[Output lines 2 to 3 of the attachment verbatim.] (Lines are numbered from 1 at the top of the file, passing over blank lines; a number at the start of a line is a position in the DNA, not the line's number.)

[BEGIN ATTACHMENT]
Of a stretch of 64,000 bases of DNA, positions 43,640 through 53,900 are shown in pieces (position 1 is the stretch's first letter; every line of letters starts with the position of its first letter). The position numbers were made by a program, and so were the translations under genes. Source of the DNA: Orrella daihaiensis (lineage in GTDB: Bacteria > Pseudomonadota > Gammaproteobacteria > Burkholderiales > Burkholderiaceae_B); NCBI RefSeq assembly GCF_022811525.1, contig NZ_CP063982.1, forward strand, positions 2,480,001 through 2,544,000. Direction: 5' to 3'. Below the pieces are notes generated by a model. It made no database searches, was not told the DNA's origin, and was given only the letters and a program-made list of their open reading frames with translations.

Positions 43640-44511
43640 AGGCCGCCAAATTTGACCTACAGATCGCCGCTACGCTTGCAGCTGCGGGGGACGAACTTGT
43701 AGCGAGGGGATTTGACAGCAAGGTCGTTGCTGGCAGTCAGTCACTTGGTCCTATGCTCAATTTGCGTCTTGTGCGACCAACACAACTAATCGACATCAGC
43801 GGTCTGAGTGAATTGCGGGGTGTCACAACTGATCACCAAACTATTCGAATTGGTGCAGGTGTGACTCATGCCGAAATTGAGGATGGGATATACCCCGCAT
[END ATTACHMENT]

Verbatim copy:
Positions 43640-44511
43640 AGGCCGCCAAATTTGACCTACAGATCGCCGCTACGCTTGCAGCTGCGGGGGACGAACTTGT